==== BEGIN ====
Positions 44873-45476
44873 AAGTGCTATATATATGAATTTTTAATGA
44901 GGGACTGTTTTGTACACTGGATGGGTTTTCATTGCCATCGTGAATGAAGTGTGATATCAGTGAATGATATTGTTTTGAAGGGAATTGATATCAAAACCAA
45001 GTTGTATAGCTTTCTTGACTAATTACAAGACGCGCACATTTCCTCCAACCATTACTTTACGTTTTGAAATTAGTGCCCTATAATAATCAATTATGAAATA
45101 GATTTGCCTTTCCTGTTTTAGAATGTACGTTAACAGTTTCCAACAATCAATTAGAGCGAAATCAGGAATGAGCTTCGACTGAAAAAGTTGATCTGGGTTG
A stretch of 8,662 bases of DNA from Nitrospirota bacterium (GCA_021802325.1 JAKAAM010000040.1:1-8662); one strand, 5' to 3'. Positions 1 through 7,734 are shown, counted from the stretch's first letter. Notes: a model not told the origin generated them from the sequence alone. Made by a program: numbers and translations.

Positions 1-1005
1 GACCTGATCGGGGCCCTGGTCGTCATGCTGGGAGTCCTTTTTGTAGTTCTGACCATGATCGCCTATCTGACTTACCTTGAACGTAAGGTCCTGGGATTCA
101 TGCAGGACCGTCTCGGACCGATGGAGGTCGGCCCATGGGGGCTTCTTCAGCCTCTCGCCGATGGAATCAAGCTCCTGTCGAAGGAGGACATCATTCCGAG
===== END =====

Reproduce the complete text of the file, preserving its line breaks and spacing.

Positions 44873-45476
44873 AAGTGCTATATATATGAATTTTTAATGA
44901 GGGACTGTTTTGTACACTGGATGGGTTTTCATTGCCATCGTGAATGAAGTGTGATATCAGTGAATGATATTGTTTTGAAGGGAATTGATATCAAAACCAA
45001 GTTGTATAGCTTTCTTGACTAATTACAAGACGCGCACATTTCCTCCAACCATTACTTTACGTTTTGAAATTAGTGCCCTATAATAATCAATTATGAAATA
45101 GATTTGCCTTTCCTGTTTTAGAATGTACGTTAACAGTTTCCAACAATCAATTAGAGCGAAATCAGGAATGAGCTTCGACTGAAAAAGTTGATCTGGGTTG
A stretch of 8,662 bases of DNA from Nitrospirota bacterium (GCA_021802325.1 JAKAAM010000040.1:1-8662); one strand, 5' to 3'. Positions 1 through 7,734 are shown, counted from the stretch's first letter. Notes: a model not told the origin generated them from the sequence alone. Made by a program: numbers and translations.

Positions 1-1005
1 GACCTGATCGGGGCCCTGGTCGTCATGCTGGGAGTCCTTTTTGTAGTTCTGACCATGATCGCCTATCTGACTTACCTTGAACGTAAGGTCCTGGGATTCA
101 TGCAGGACCGTCTCGGACCGATGGAGGTCGGCCCATGGGGGCTTCTTCAGCCTCTCGCCGATGGAATCAAGCTCCTGTCGAAGGAGGACATCATTCCGAG